Wednesday, September 12, 2012

The art of being (mis)placed


I was kindly asked to contribute an essay to Christianity Today's "This is Our City" project in response to Nathan Clarke's short film that featured installation artist Craig Goodworth. I'm including here an excerpt from my essay, the film itself, a "land" poem by my friend Aaron Belz, and a "guerrilla art installation" in Riga, Latvia that I wish I could have been a part of. It goes without saying that I was honored to be included in a project that impresses with every output (on cities, say, like Portland, Detroit, Richmond, and Phoenix, to which my essay is attached).


The art of being (mis)placed
"... Sometimes you leave your hometown in order to find your place elsewhere. Sometimes you leave your place of birth only to return years later and find that you belong there after all. Or more grandly, as Kathleen Norris puts it, 'A man travels the world over in search of what he needs and returns home to find it.' Here is where you belong. Here is where you will stay put. It is your place and it is ourplace together....

My confession? I feel misplaced in my current city. While I know plenty of people who thoroughly love Durham, North Carolina, I fluctuate between total ambivalence and intense aversion to the city. It is a city that irritates me almost daily. After living here for three years, I have made my peace with the fact that Durham will be the first city in my life that I will be happy to leave....

But artists come along and perform an invaluable service. For those of us who feel a tenuous or adverse relationship to our places of residence, artists help us to see that, in fact, God is happily at work here, quietly making grace happen in unexpected ways, gently rebuking our stubborn refusal to see that salvation and sanctification are occurring in this place—this street, this humidity, this church, this grocery store, these people...."






TILLING CHARLES REZNIKOFF’S BACK YARD
(Aaron Belz)

Tilling Charles Reznikoff’s back yard
Brought up a dozen lions andseveral patches
Of wildebeest hearts.

The home itself sat lively in endless shadow,
Its picture windows gazing half-wittedly
In five directions.

Inside, a phone sang triumphantly,
The sole technological hormone driving
Countless blushing shutters.

But my errand had to do withgrass,
So I sat and thought alone in endless shadow,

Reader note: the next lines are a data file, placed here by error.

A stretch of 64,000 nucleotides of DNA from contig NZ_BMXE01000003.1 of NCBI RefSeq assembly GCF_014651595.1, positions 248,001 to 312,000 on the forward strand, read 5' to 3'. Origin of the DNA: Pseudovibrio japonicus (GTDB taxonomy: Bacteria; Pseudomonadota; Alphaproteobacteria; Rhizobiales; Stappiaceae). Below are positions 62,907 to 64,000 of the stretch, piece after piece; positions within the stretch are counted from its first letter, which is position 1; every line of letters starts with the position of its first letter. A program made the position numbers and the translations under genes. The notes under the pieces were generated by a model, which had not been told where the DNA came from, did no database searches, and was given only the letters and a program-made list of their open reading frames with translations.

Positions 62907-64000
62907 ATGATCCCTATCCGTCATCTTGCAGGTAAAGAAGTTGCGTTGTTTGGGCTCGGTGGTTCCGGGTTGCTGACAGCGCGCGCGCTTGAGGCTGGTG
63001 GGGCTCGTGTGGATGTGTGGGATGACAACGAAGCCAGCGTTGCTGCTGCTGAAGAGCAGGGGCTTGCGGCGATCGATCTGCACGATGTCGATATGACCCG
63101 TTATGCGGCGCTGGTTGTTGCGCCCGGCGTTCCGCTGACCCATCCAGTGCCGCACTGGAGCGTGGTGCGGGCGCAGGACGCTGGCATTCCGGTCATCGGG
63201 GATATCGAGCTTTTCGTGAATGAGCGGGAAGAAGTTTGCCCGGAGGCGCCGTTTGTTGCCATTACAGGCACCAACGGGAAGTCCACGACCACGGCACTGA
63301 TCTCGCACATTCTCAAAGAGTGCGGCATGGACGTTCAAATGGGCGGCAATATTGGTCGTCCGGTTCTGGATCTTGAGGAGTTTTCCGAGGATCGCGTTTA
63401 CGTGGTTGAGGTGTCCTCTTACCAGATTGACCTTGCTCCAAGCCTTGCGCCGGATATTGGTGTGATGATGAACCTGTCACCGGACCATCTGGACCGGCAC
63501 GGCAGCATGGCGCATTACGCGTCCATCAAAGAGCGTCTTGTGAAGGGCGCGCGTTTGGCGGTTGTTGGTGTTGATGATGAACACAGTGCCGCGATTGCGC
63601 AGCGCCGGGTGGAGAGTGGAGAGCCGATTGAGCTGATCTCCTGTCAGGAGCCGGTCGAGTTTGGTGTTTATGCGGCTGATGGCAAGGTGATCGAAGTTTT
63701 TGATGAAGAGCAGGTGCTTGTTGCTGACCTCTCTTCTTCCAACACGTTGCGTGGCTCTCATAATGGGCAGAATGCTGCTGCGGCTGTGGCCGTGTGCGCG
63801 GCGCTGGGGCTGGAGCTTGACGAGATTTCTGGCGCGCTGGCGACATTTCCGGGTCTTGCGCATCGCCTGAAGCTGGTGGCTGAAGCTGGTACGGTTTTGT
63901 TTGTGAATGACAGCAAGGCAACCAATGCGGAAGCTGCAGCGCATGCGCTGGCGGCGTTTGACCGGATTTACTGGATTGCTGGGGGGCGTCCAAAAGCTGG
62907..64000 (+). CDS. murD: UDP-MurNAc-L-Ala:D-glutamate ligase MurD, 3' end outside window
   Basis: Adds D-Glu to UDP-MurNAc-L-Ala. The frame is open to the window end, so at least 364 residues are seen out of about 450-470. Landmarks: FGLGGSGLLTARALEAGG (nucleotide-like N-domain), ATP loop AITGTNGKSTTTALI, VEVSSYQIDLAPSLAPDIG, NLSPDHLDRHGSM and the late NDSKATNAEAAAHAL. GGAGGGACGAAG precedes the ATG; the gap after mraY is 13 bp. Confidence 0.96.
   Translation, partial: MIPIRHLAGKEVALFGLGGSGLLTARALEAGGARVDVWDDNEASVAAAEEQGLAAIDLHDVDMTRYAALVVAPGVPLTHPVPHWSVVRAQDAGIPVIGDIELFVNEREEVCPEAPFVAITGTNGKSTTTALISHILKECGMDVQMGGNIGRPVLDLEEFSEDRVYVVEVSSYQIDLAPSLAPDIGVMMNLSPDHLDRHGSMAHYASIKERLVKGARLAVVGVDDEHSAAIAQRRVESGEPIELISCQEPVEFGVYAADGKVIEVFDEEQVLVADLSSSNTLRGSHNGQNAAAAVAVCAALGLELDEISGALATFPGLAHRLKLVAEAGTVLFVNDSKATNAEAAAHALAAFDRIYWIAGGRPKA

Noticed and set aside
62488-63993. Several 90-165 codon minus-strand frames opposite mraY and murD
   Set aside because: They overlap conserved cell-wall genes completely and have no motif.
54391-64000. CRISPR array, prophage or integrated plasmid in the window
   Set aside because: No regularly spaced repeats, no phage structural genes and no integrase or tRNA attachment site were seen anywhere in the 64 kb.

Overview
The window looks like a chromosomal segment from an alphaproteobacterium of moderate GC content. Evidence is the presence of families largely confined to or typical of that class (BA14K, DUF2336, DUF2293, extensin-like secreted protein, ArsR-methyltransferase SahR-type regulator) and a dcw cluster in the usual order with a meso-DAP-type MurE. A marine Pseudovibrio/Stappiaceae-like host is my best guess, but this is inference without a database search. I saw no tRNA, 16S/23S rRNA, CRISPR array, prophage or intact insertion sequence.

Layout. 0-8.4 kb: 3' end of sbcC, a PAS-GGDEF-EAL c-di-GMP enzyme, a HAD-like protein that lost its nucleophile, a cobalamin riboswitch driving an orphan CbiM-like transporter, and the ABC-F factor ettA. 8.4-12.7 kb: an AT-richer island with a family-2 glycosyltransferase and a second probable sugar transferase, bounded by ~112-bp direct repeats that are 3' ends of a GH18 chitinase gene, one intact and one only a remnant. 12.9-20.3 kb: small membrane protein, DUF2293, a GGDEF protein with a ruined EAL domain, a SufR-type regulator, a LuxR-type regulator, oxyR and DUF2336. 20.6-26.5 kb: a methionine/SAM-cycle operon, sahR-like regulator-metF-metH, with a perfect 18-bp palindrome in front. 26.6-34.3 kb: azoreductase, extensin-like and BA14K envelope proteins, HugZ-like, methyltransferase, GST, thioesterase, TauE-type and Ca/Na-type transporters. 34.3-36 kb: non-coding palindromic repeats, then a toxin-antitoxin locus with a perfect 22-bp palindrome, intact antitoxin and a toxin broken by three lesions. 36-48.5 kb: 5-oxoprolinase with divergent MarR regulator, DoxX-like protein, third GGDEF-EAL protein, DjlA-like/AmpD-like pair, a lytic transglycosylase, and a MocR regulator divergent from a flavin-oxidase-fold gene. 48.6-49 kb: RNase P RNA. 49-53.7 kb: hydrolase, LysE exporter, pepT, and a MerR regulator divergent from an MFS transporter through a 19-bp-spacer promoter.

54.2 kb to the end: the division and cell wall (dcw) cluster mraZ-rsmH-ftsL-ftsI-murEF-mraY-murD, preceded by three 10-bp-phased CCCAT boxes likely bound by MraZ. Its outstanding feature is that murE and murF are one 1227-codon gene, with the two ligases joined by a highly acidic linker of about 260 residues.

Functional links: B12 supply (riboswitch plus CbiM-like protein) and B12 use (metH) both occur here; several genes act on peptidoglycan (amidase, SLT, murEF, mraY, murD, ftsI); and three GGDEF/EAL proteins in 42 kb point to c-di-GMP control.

Speaking to myself

On the bed of wild violet that formed a border
Between Charles Reznikoff’s back yard
And my own,

Making no sound. Making no sound.
Making no sound. As I stood to look around,
Verbs fell everywhere.

His awkward roof repelled them blankly,
Staring wakefully over the wild, half-witted yard
That formed its bed.

Downfall morphed into downpour, and of a sudden
Cartoon-like animals emerged from thickets,
Surrounding that home,

And I must have looked like a startled duck,
Trees above my head whippingmadly,
A car pulling up.

Such a schedule had been in my mind,
Such a tedious map, that could not even hear
The writer at work.



2 comments:

Jason Ackman said...

Wow David. An honest confession can be liberating. It is interesting how I struggle with being (mis)placed as well. Yet mine is a bit different since I am still in my hometown. All the while knowing that God is still going about his business whether I recognize it or not...thank goodness.
I am trying to be present with my eyes open to my surroundings even though I long to be somewhere else. My wife shared some words of wisdom with me via Pinterest of all places. It was a print that she pinned that said "be where you are, not where you think you should be."
Easy to read, a challenge to live out.

w. david o. taylor said...

Jason, thanks for these kind words. I'll admit it's one thing for me to write an essay at a certain emotional remove from my daily experience; it's perhaps the easier thing to do. It's quite another thing to muddle along from day to day with the real and all-pervasive feeling that either I won't change or my place won't change enough to put me in a better mood.

I do feel deep sympathy for folks who struggle with things like these, and I appreciate you sharing a bit of your experience.

God bless you as you seek to remain faithful to the place he has set you in and may Pinterest keep surprising you with hopeful words.